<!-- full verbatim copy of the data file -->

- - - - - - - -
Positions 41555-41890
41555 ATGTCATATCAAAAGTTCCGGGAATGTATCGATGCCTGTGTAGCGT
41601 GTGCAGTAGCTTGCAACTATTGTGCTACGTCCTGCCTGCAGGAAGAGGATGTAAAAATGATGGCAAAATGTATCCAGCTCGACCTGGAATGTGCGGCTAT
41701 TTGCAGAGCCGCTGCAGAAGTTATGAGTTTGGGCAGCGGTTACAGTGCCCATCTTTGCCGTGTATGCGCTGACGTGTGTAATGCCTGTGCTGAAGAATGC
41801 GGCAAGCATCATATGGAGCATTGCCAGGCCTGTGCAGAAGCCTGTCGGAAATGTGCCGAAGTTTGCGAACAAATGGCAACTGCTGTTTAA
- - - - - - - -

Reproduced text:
Positions 41555-41890
41555 ATGTCATATCAAAAGTTCCGGGAATGTATCGATGCCTGTGTAGCGT
41601 GTGCAGTAGCTTGCAACTATTGTGCTACGTCCTGCCTGCAGGAAGAGGATGTAAAAATGATGGCAAAATGTATCCAGCTCGACCTGGAATGTGCGGCTAT
41701 TTGCAGAGCCGCTGCAGAAGTTATGAGTTTGGGCAGCGGTTACAGTGCCCATCTTTGCCGTGTATGCGCTGACGTGTGTAATGCCTGTGCTGAAGAATGC
41801 GGCAAGCATCATATGGAGCATTGCCAGGCCTGTGCAGAAGCCTGTCGGAAATGTGCCGAAGTTTGCGAACAAATGGCAACTGCTGTTTAA